Wednesday, March 07, 2018

John Edward Dowling: 
A Jewel of A Jurist
Eddie Dowling was one of Ridgefield’s most intelligent, colorful and well-liked attorneys. He was also a war hero.
“He’s the sweetest guy around,” said Superior Court Judge Patricia Geen at a 1985 dinner in his honor. He’s a “classic Irishman, a rare jewel,” added Judge Howard J. Moraghan.
Famed for his sharp, wry wit, Dowling often regaled people with tales from his long career. Some described his FBI days, such as the time, in a Midwestern cornfield, he had his gun drawn as he stalked a criminal who turned out to be a scarecrow. Some told of unusual legal cases, such as the Bethel woman who left her sizable estate to a name she discovered using a Ouija board. And many were about life in Ridgefield, such as the time a prominent clergyman, who had been complaining for weeks about a pothole at a local gas station, grabbed a pole and went “fishing” in it to emphasize his point.
While Dowling loved to talk, he usually said little when it came to the two Purple Hearts he earned in World War II.
John Edward Dowling was born in 1922 in a High Ridge house behind St. Mary's Church, where his father was the sexton for many years.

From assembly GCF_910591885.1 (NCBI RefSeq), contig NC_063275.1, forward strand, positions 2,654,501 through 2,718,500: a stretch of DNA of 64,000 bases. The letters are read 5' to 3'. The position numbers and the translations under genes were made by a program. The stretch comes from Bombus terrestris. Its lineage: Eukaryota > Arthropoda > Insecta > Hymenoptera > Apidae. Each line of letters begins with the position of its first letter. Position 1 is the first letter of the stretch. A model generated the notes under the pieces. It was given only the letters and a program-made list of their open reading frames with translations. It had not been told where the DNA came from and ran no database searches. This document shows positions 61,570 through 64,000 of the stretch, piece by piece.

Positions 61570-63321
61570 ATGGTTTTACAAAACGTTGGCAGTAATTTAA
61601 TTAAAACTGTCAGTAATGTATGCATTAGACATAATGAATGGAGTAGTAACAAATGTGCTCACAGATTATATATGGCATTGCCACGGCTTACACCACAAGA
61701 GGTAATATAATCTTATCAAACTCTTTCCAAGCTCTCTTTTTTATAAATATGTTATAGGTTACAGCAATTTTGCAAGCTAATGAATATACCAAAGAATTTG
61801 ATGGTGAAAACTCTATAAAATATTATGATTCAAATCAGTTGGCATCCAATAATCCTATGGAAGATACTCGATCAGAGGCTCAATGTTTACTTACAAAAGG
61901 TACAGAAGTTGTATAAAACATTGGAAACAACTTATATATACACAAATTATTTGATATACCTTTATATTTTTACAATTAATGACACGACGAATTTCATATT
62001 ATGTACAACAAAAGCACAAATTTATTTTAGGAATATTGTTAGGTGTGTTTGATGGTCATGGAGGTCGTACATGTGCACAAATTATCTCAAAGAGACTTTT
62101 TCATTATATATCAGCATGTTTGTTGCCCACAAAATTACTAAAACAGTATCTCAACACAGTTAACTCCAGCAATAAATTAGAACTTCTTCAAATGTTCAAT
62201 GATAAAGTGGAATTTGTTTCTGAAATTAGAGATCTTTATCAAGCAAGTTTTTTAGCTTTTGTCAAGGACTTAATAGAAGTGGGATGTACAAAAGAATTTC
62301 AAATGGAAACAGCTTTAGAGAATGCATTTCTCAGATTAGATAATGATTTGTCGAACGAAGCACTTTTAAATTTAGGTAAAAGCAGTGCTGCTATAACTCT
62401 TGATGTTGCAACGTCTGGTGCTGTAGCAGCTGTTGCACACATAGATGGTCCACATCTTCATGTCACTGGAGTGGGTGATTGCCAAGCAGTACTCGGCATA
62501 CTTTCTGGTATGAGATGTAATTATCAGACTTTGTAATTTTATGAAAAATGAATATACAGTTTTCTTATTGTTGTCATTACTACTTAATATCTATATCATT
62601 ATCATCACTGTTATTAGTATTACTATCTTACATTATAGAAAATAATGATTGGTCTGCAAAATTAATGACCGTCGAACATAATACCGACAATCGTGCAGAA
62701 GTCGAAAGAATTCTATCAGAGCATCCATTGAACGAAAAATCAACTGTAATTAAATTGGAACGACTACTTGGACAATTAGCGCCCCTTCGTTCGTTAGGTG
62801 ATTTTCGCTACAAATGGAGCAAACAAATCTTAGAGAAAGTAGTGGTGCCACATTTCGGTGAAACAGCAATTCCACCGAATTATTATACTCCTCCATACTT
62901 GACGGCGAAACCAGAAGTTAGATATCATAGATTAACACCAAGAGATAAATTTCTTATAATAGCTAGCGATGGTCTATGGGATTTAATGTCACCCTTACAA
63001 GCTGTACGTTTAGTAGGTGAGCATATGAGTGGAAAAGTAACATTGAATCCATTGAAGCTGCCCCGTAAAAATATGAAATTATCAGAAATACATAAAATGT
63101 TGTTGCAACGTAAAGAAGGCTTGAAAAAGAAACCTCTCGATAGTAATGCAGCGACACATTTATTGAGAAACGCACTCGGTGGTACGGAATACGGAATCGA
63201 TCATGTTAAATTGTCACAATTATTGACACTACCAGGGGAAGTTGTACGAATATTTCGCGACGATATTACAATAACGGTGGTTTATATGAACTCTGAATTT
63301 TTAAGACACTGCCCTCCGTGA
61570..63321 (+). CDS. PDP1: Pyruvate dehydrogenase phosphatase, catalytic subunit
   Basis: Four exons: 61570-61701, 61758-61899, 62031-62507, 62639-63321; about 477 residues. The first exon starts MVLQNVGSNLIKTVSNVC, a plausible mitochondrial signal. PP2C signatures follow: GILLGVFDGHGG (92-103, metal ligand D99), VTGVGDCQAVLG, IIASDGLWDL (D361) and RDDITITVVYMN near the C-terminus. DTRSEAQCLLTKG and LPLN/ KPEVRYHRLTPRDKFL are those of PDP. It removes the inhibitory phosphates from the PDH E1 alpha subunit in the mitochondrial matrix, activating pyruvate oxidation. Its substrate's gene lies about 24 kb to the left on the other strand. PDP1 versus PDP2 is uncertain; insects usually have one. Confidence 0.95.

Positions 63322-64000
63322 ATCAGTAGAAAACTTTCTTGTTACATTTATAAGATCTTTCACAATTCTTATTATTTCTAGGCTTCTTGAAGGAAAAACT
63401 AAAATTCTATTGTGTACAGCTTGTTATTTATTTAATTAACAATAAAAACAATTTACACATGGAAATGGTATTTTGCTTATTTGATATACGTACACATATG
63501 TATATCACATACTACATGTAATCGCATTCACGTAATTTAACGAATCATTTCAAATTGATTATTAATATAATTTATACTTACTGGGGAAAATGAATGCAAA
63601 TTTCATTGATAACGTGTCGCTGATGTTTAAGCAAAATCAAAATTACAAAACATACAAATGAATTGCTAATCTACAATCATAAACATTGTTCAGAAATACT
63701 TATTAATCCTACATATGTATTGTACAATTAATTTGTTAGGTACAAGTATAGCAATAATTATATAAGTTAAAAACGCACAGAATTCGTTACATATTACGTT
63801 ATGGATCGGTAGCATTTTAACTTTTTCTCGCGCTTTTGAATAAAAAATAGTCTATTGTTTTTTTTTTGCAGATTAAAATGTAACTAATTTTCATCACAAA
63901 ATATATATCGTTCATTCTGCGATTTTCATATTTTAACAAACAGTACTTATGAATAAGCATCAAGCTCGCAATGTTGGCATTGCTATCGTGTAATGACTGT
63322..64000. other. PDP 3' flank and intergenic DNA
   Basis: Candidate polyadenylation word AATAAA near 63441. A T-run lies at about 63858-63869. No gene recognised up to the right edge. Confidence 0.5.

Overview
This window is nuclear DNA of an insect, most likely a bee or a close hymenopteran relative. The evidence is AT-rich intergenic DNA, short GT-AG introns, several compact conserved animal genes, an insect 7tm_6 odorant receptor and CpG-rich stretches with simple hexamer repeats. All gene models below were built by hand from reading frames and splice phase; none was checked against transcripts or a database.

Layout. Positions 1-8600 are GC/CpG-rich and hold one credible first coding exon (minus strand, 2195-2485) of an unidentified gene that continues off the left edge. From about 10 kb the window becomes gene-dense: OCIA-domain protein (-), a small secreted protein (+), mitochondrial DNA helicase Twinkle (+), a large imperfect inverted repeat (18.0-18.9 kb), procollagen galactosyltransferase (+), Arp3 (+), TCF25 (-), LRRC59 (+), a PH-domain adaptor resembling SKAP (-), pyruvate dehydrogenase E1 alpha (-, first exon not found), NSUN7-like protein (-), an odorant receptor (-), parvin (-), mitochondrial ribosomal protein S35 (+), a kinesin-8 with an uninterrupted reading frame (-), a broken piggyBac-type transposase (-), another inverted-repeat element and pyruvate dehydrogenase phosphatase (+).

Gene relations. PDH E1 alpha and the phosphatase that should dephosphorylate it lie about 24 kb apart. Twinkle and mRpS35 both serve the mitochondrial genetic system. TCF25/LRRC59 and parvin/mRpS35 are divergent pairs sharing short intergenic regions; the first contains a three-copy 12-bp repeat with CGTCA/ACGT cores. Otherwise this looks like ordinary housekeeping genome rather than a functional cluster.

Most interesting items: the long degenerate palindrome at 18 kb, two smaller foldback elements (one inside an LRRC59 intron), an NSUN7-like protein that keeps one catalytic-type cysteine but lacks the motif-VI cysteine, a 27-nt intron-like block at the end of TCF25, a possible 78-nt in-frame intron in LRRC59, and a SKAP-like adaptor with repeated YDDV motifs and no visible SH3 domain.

As a boy, he earned money for the family delivering newspapers. One of his customers was Judge Joseph H. Donnelly, then the only lawyer practicing in town. At a dinner honoring Dowling many years later, Donnelly observed that then-heavier Dowling had been a “skinny” kid back then. Dowling replied: “Donnelly didn’t tip too much either.”
Dowling graduated in 1939 from Ridgefield High School where the six-foot-four inch student played basketball. He was an usher at the old Ridgefield Playhouse movie theater, clerked at a store, and drove a school bus to earn money while attending Danbury State Teachers College.
In 1942, he joined the U.S. Army and fought with the infantry in the invasion of Europe. Around Christmas 1944, during the Battle of the Bulge, he rescued two injured comrades. 
Usually quiet about his war years, Dowling would say little about the event, describing it tersely: “We were under attack and these fellows got wounded and I went out and got them out, back to a medic. It was under fire, but I got away with it.”
Private Dowling was wounded twice in the war, the more serious injury occurring in April 1945 during the invasion of Germany. “The war was rapidly ending,” he said in a 2002 interview. “We were liberating towns. They were happy to see us and not the Russians.”
He was a member of an infantry anti-tank unit that set up a 57-mm gun on a road near the town of Unter-Gruppenbach. An approaching German tank blew up the gun. Dowling and two other men were hit, and a fourth man was killed. Injured seriously enough to have been later given the Last Rites, Dowling nonetheless dragged the two injured comrades to a ditch alongside the road. All three hid there wounded as the German tank drove by (it was knocked out down the road). Dowling was sent to Walter Reed Army Hospital in Washington, D.C., to recover, and was discharged from the Army in July.